September 28, 2017 | Erin Bluvas, email@example.com
Associate professors Susan Steck (epidemiology and biostatistics) and Angela Murphy (School of Medicine) have been awarded a $405,000 grant from Susan G. Komen. The award is one of 98 new research grants to receive $30.7 million collectively from the breast cancer organization in 2017, and it is one of nine awards focusing on disparities in breast cancer outcomes (see press release for additional information).
The USC grant will be used to establish the Interdisciplinary Graduate Training to Eliminate Cancer Disparities (IGniTE-CD) program, supporting up to three doctoral students per year over the next three years. Training activities include lab/practice rotations, coursework, participation in seminars and journal clubs, abstract and manuscript submissions, and attendance at conferences and training events.
Breast cancer is the most commonly diagnosed cancer among women. It accounts for approximately one third of new cancer cases and is the second most common cause of cancer death among women. South Carolina has slightly higher incidence and mortality rates than the national average.
Significant disparities in this type of cancer can be found both in the United State and globally. African American women have about 40 percent higher risk of dying from breast cancer than white women. They are also more likely to be diagnosed at a younger age and with more advanced disease.
“Susan G. Komen has established a bold goal of reducing breast cancer deaths by 50 percent by the year 2026,” says Steck. “Addressing health disparities is an important way to have a major impact on death rates. Thus, the focus of Komen’s IGniTE-CD Program is to train the best and brightest young investigators to conduct research on breast cancer disparities. Our goal is to provide them with the knowledge and skills that they need in order to conduct meaningful research and become leaders in the field of breast cancer disparities.”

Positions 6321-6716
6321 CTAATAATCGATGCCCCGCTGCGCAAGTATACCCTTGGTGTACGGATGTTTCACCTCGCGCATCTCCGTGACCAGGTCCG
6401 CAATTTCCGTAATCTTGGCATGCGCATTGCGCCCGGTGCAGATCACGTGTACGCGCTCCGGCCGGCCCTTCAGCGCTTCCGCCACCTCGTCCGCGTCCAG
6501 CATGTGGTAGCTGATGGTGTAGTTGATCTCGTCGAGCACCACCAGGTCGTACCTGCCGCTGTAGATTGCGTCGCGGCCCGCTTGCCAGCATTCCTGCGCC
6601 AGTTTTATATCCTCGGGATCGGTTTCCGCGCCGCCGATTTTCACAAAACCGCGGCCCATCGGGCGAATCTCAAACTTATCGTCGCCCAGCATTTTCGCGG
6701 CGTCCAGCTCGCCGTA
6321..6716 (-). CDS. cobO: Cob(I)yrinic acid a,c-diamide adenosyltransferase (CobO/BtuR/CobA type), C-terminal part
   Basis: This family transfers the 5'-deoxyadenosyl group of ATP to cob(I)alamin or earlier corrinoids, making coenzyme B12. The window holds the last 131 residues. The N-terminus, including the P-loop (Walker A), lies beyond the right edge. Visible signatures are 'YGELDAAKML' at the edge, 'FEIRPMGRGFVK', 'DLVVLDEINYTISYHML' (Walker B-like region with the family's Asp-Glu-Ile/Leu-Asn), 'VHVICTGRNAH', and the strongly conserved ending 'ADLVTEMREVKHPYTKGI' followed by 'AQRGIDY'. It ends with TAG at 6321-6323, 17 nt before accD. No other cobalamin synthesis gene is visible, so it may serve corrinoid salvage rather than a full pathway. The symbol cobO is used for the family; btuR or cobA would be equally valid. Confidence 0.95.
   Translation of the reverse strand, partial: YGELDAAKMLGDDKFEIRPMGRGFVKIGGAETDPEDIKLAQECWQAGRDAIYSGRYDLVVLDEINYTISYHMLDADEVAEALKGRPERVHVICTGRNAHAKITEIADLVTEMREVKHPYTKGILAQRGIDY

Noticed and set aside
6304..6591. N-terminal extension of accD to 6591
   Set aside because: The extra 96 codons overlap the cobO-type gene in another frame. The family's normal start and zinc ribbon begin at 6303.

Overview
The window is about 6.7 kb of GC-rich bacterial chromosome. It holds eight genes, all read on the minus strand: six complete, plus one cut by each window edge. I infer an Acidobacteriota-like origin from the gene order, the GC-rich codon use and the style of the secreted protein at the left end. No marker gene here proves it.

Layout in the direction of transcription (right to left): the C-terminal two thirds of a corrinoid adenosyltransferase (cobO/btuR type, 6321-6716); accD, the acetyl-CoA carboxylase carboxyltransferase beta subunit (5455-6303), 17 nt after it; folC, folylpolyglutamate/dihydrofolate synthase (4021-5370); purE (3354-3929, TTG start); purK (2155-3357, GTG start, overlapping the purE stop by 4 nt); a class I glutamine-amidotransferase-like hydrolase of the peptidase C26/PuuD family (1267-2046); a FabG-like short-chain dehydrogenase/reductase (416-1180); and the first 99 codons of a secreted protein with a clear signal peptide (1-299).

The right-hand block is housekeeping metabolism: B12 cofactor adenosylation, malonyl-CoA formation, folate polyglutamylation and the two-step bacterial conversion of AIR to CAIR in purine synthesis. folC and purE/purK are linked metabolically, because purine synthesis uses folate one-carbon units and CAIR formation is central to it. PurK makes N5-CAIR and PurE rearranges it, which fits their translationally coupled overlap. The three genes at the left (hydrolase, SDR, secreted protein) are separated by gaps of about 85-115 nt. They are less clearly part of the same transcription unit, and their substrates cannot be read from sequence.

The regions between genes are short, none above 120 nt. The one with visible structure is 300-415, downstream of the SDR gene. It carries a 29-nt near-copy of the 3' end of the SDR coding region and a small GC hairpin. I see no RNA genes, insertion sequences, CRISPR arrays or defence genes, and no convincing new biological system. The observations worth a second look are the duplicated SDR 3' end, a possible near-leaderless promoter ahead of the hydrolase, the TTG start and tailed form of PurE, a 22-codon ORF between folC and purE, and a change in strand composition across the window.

Three of the best and brightest young investigators, Pearman Parker Hayne (Ph.D. student, nursing; pictured right in photo above), Johnie Hodge (MD/Ph.D. student, medicine; pictured left in photo above), and Omonefe Omofuma (Ph.D. student, epidemiology; pictured center in photo above), have already joined IGniTE-CD as the program’s inaugural trainees.
Through her clinical rotations in oncology pharmacy at the University College Hospital Ibadan, scientific research in her epidemiology program at the Arnold School, and personal experiences with friends and relatives who have been diagnosed with cancer, Omofuma already has first-hand experience with cancer disparities. She applied to the IGniTE-CD program to gain expertise in breast cancer disparities in particular.
“The peril of cancer in the society and the huge gap in the diagnosis and survival of certain types of cancer between different groups of people has become apparent to me and this, among many other reasons, spurred my interest and decision to pursue a degree in epidemiology focusing on cancer research,” says Omofuma. “It is my aspiration to be involved in research in the breast cancer field that would aid in providing solutions to the most critical questions to better understand reasons for the disparities observed in incidence, treatment and survival outcomes.”
Each of the trainees brings a unique perspective to the program. Not only will they advance their expertise through their interdisciplinary training, but they can learn from one another as well.
“The awarding of this grant speaks to our collective strength in breast cancer disparities research across the campus of the University of South Carolina where we have world class investigators who are tackling this issue from a variety of angles,” says Steck. “As with any complex chronic disease, there are going to be multiple factors that affect breast cancer risk, mortality and disparities. Dr. Murphy and I believe that an interdisciplinary research environment is one of the best ways to encourage translational research that will have a major impact on eliminating these disparities.”